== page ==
Rupert Pupkin Speaks: Favorite Underrated Horror - Alexander Huls ""

Saturday, October 5, 2013

Favorite Underrated Horror - Alexander Huls

Alexander Huls is a freelance writer who has contributed to The New York Times Magazine, The Atlantic, Film School Rejects, Flavorwire and more. He lives in Toronto. You can find him on Twitter at @alxhuls.
https://ahuls.contently.com/
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Honorable Mentions: Frailty (Bill Paxton, 2001), Pontypool (Bruce McDonald, 2008), [REC] (Jaume Balaguero, Paco Plaza, 2007), The Spiral Staircase (Robert Siodmak, 1945)

Dog Soldiers (Neil Marshall, 2002)
We all know The Descent is Marshall’s greatest film, but I’ve always had a lot of affection for his previous effort, Dog Soldiers. Don’t let the awful, direct-to-video-like DVD/Blu-Ray cover fool you (as it probably has others). This is a tense, claustrophobic, surprisingly well acted (good job, Kevin McKidd) bit of B-movie gory fun. It’s also the kind of horror film that remembers to put emphasis on the people dynamics over the monsters. That’s why in a Jaws kind of way, Dog Soldiers never feels good in spite of its low budget, but because of it.

In the Mouth of Madness (John Carpenter, 1995)
I’m not sure Sam Neill gets enough credit a) for being awesome and b) for the kind of wacky genre rolls he does sometimes. In the Mouth of Madness highlights all of these things. Arguably just in the delivery of the line “I’m sorry about the balls! It was a lucky shot, that’s all!” proves that. Thankfully, the rest of the movie is great too. It’s not just that it’s maybe one of the most entertaining meta-movies I’ve seen, or that it’s a phenomenal homage to H.P. Lovecraft (and to a lesser degree, Stephen King). It’s that no matter how delightfully insane the movie gets, In the Mouth of Madness constantly remains at its core a very heartfelt homages to the power of imagination and reading… and its ability to cause the apocalypse.

Session 9 (Brad Anderson, 2001)
As it happens, Session 9 isn’t just one of my top underrated horror films, it’s just plain one of my favorites. I’ve always admired and been most affected by scary films that smother you with atmosphere. Session 9 has atmosphere. It’s set in an abandoned insane asylum with long, dark, echoing hallways pocketed by rooms where patients were once abused and lobotomized; rooms that also have incredibly unsettling recording of sessions with patients that you hear throughout the film. It’s basically the kind of place you know exists but would never want to find yourself in within your real life. And because of that, you imagine yourself into it anyway. And because of that, Session 9 is so effective in how it lets you squirm: you know something is wrong (real? Supernatural?), but you’re not sure what. We could use more horror movies like Session 9. Movies that don’t create fears for us, but use the ones we already have within us.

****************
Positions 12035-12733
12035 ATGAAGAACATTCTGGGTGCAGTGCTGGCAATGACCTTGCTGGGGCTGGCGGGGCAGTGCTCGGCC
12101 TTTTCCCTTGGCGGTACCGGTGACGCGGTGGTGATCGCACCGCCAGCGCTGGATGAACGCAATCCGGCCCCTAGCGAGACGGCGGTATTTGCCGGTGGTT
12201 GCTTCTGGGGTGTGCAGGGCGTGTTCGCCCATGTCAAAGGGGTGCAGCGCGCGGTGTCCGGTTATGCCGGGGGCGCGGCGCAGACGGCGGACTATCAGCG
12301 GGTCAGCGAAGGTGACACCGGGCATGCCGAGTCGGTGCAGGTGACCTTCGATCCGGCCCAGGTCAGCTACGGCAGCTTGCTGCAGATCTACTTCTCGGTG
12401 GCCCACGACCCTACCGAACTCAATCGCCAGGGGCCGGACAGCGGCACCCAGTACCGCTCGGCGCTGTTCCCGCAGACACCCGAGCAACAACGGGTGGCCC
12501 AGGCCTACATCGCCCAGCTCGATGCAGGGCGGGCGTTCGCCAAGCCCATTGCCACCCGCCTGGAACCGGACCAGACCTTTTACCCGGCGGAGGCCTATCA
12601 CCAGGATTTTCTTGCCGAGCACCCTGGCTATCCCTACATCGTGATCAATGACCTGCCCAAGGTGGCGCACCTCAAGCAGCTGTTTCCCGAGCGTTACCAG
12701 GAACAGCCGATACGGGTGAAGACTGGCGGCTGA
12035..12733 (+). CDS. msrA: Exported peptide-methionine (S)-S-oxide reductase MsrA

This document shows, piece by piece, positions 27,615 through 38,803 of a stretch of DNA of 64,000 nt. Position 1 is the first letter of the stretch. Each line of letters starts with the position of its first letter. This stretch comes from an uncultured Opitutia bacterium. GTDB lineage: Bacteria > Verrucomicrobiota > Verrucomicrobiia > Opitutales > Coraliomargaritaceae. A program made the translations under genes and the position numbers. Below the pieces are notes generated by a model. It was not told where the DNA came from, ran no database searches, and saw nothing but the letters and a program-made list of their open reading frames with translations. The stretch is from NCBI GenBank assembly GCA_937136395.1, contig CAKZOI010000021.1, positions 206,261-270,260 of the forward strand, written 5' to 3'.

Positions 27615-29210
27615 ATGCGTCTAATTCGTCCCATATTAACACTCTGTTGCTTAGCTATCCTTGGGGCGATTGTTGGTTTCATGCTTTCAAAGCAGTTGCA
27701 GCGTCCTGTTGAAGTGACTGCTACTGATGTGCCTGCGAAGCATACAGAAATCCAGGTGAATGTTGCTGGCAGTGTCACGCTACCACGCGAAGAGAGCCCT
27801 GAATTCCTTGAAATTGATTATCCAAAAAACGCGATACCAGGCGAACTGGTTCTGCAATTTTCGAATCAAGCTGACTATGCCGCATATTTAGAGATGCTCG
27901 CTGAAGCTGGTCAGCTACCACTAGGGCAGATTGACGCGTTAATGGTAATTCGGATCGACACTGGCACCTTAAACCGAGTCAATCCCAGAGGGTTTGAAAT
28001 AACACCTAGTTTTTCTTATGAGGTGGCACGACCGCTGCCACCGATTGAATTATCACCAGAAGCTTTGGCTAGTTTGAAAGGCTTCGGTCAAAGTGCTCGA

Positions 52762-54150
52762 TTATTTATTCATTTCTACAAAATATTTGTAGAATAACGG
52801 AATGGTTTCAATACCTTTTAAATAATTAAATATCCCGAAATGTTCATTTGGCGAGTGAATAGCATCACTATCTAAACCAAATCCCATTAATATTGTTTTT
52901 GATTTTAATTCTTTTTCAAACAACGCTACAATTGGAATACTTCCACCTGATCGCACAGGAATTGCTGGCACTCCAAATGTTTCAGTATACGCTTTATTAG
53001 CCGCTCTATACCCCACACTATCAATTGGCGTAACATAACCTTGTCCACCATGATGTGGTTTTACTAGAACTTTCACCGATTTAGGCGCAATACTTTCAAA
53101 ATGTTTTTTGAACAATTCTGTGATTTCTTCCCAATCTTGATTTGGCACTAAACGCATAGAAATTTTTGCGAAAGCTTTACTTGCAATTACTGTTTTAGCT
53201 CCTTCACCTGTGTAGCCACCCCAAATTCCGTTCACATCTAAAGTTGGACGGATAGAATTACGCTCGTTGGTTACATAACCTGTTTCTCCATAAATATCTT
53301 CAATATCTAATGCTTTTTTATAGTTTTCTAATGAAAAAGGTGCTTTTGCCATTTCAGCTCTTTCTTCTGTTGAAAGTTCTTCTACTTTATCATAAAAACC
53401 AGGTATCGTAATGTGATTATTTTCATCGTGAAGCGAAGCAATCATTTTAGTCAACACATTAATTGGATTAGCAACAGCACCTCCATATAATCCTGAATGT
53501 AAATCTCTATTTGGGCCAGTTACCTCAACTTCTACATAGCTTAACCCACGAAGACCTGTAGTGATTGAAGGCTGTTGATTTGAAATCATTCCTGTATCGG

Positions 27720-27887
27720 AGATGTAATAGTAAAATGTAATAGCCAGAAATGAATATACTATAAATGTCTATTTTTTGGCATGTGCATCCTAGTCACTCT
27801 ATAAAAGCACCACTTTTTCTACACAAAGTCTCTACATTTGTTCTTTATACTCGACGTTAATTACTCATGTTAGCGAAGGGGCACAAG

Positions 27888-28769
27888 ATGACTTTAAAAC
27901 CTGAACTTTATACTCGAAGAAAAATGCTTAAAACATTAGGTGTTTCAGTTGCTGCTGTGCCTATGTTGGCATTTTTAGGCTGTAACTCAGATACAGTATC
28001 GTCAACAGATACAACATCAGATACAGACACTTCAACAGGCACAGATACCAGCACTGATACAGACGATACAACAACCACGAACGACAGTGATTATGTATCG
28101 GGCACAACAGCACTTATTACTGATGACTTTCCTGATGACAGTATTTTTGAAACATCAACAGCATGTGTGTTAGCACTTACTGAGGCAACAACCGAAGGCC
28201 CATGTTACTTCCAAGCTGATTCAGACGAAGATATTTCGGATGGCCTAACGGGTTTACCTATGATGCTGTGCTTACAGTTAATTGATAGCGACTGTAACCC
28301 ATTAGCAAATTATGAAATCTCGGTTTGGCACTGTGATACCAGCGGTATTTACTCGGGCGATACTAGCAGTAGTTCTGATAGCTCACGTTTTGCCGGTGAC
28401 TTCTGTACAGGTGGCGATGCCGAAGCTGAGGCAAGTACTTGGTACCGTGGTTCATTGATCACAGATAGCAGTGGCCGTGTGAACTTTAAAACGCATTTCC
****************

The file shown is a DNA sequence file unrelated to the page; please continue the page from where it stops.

Tenebre (Daria Argento, 1982)
The famous tracking shot in Tenebre that took three days to shoot makes this film worth seeing alone. The concept helps too: a popular American horror author arrives in Italy for a press tour as a “fan” starts a killing spree inspired by the author’s book. It’s Argento, so of course I love it for all that brings. But I also just enjoy Tenebre for its “whodunit” mystery aspect. Plus, I’ve always been a sucker for the kind of old school mystery elements where someone who is about to reveal some information is killed, or someone says to a POV camera shot “You?” and is then murdered by the unseen assailant. Also, Tenebre has a hell of a finale.

Theatre of Blood (Douglas Hickox, 1973)
I should probably be wary of encouraging anyone to watch Theatre of Blood, because it could give ideas to those involved in the perpetual war between critics and performers (or writers and their commenters). But, honestly, how could anyone not want to see a movie where Vincent Price plays a slighted Shakespearean actor who starts killing the critics who slighted him? To be more precise (and her comes the great part), he kills them in really gruesome ways that emulate the murders and deaths from William Shakespeare’s work. Because revenge is a dish best served poetically. Or, in the style of Titus Andronicus. The result is a campy, over-the-top (Price is kind of King of a bunch of drunk homeless people because why not), amazing horror film with some of the best death scenes I’ve seen.

2 comments:

Jonathan said...

"Tenebre" is outstanding. "Deep Red" and "Suspira" are easily in the discussion, but "Tenebre" has always been my favorite Argento film if you were to make me pick.

And if you love the murder mystery aspect, I believe that "Sleepless" is a prime example for an even more underrated Argento film. Rightfully so, most of Argento's films post "Opera" are not loved by many (although "Stendahl Syndrome" seems to have its admirers).

However, I think if more people would give "Sleepless" a chance, it might change some minds. It's got a great central mystery along with a great creepy atmosphere. It doesn't succeed quite as well as "Tenebre" (mainly due to some shoddy acting even for an Argento film), but I believe it totally works. If you haven't seen it, definitely check it out.

Glad to see some love for "Dog Soldiers" as well. While, I think at the time it came out it was talked about quite a bit, it kind of got lost in most people's understandable love of "The Descent." It's easily the best "Predator" clone ever made.

Unknown said...

Thanks for the recommendations, Jonathan. I've yet to see "Sleepless" so will be sure to check it out now.

I came a bit late to "Dog Soldiers," so happy to hear there was some talk around it when it came out. And couldn't agree more about it being the best "Predator" clone.